So Granny and I would traipse around town to meet these various aunts and uncles (really her brothers and sisters and their spouses). “Say Hello to Uncle So-and-so or Aunt So-and-so,” she’d say, and I would stick out my right paw and curtsy. It was the curtsy that set me apart. All polite little Danish girls were taught to curtsy (at dancing school), apparently that wasn’t the custom in Ireland. I didn’t catch on to this until I caught Granny poking one of her sisters in the ribs, nudging her to observe me as she instructed me to say “Hello” one more time.

    One lasting memory of Granny was the day I accompanied her to some office in downtown Drogheda to pick up a monthly check. The check was compensation of some sort for a son who had been killed in a motorcycle accident a couple of years earlier.

    After collecting the check, we went to a local pub and were seated in a small private compartment sheltered from view of the rest of the pub by swinging, louvered doors. Granny ordered herself a glass of Guinness and a soft drink of some sort for me (which she made me pay for myself with the money she knew I had collected from her relatives). She then retrieved a photo of Frankie, her deceased son, and propped it against her purse on the table in front of us. Showing me the check she said tearfully “This is all they give me for my Frankie.” She took a sip of her Guinness which left a mustache of foam on her upper lip. This she transferred to Frankie’s head when she kissed the photo.

    That evening a huge row broke out at Granny’s house when John, who was getting married the following day, realized that Granny had taken me with her to the pub. It was an epic fight that scared the daylights out of me. It also gave me a small glimpse of what kind of crazy family my mother grew up in.

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  9. Stopped for gas outside Bismarck on our way back wehome.. Son made a joke that the Omacron varient was a visitation from a ticked off German grandmother.

    Liked by 5 people

    1. I doubt that there is such a thing as a perfect family. The degree to which we deviate from “normal” – whatever that is – varies. One thing that never ceases to amaze me is how many people I know who, even late in life, are still struggling with things that happened to them when they were very young. It takes a lot of work to learn let go of that pain.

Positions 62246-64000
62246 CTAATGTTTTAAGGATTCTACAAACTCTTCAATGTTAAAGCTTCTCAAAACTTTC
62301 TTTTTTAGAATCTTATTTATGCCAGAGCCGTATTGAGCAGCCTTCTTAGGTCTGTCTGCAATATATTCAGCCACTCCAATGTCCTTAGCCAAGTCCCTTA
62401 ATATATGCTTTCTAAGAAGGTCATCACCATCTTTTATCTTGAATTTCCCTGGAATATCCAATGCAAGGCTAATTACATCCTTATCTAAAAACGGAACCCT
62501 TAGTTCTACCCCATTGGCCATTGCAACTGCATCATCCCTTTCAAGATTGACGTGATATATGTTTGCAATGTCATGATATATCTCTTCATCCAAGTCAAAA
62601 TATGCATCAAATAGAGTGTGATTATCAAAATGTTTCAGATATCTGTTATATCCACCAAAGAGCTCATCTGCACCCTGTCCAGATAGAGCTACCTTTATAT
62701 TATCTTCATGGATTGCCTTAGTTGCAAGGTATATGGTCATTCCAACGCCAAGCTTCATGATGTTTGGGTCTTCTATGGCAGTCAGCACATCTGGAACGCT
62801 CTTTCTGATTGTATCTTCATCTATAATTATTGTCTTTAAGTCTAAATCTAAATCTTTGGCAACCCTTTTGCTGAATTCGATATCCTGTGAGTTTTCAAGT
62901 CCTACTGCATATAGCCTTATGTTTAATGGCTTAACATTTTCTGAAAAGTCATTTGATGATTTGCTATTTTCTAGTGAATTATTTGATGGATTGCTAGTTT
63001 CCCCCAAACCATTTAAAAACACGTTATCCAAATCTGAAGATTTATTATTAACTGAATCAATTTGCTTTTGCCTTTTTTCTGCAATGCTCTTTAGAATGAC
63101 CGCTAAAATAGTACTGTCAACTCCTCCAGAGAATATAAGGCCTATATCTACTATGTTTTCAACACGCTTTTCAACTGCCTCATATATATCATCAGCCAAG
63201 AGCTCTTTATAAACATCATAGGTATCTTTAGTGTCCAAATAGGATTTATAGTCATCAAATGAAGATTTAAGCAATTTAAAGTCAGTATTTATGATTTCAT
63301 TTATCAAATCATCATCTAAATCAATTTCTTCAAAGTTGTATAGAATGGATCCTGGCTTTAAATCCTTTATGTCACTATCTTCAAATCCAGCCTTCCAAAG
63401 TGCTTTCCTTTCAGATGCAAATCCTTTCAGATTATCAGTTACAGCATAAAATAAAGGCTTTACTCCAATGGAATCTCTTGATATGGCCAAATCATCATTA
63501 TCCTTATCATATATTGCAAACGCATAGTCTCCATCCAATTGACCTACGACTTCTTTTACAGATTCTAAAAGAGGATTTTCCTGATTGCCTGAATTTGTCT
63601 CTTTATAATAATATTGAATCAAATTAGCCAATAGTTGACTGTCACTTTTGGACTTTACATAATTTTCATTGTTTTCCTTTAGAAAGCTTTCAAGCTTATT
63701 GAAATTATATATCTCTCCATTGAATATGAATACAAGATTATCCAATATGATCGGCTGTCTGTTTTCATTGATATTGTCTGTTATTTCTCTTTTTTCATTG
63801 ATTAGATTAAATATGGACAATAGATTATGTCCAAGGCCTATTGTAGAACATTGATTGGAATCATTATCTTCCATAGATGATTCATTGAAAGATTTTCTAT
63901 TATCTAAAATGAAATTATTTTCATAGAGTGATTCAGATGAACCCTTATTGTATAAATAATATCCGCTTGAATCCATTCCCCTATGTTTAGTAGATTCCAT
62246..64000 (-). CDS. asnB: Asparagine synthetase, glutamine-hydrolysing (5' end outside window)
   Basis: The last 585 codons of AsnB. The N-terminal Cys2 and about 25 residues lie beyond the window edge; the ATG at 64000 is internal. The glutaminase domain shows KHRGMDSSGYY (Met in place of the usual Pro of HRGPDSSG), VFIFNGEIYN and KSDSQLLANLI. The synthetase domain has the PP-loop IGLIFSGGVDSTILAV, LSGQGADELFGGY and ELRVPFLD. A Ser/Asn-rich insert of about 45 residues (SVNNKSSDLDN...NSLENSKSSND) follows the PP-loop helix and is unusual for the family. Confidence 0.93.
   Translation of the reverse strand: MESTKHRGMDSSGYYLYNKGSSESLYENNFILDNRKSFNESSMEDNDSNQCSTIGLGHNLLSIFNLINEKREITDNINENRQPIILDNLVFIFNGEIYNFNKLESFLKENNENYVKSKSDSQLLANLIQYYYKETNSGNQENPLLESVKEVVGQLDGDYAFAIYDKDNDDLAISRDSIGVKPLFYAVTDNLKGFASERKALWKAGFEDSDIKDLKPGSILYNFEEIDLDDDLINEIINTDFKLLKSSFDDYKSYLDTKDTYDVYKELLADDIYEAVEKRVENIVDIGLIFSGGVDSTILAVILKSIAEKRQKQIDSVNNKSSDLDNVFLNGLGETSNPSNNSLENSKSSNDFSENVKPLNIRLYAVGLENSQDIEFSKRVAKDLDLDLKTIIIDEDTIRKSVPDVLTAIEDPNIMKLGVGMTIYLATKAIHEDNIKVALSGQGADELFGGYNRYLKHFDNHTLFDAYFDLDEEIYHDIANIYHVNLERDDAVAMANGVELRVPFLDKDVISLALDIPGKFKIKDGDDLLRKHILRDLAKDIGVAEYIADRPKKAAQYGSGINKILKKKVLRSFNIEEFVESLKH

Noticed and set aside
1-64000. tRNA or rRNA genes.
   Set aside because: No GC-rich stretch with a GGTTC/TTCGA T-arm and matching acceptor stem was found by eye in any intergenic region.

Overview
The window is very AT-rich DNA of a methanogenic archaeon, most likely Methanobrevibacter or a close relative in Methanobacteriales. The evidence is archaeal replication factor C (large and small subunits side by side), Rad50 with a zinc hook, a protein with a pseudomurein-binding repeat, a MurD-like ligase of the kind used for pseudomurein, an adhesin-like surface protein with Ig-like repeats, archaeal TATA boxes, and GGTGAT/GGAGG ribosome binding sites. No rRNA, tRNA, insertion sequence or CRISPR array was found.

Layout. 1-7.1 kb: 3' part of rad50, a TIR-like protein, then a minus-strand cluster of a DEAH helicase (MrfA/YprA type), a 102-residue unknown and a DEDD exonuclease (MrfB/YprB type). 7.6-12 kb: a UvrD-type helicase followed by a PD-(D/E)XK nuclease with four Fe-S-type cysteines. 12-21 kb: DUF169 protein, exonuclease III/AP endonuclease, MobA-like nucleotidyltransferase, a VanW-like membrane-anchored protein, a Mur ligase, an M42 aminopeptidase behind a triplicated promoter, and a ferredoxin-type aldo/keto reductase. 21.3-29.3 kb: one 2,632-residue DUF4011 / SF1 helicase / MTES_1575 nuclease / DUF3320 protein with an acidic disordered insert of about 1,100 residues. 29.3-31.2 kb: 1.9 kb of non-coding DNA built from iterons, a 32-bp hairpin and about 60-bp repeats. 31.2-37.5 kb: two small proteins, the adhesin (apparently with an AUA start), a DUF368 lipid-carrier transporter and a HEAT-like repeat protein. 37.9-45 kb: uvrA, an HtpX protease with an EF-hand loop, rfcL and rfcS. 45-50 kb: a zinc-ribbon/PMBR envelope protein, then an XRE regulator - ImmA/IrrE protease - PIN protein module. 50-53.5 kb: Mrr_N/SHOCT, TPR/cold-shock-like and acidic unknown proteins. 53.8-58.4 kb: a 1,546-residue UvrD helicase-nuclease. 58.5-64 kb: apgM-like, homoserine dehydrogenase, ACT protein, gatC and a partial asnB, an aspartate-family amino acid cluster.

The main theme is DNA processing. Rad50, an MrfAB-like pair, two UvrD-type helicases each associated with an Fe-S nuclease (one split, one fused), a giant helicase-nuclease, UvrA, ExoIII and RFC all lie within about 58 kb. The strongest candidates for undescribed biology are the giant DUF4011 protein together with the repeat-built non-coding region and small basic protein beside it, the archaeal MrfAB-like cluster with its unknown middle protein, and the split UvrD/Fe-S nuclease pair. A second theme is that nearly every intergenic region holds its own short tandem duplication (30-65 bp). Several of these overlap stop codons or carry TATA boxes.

Liked by 4 people

        1. Having spent fourteen years working at an alternative school where the vast majority of our students were adjudicated youth, I was in closer contact with troubled families than I ever imagined possible. Among them I’ve seen a few real heroes who have somehow risen above all the crap, but the vast majority just didn’t have the wherewithal to turn into “normal,” functioning adults. Most people just don’t have a clue what some people go through.

          Liked by 2 people

  10. Yes, mine too. I felt uncomfortable replying to this before reading all of the others. My grandparents on my dad’s side were really dysfunctional. My grandpa was a country doctor who got himself addicted to his own medications: morphine and codeine. Later, he blinded himself in a rather bizarre gun accident. I won’t elaborate on that except to say that doctors know where the optic nerve is. I had to stay with him one night while everyone else went out for dinner. Grandma warned me not to let him have his medication before 9 p.m. She said he would want it. She wasn’t kidding. By 7 he was screaming at me and swinging his cane in as wide an arc as he could, demanding I bring him his medication. Looking back, I don’t think that’s the most healthy and supportive situation to put a young girl in. My grandma always gave me a 50-cent piece. It was such a big deal to her, giving me that coin. As if it made up for all the other behavior.

    My grandparents on my mom’s side were much more fun. Grandpa loved fishing and picnics and fish fries. He was great at grilling fish and his beer batter panfish was the best I’ve ever had. He had a large (about 2 1/2 inches) cyst in the inner crease of his right elbow. Of course, we were fascinated as kids. I asked him, “Grandpa, what’s in there?” He answered, “Well, Tootie, that’s where I keep my worms!” That still makes me laugh.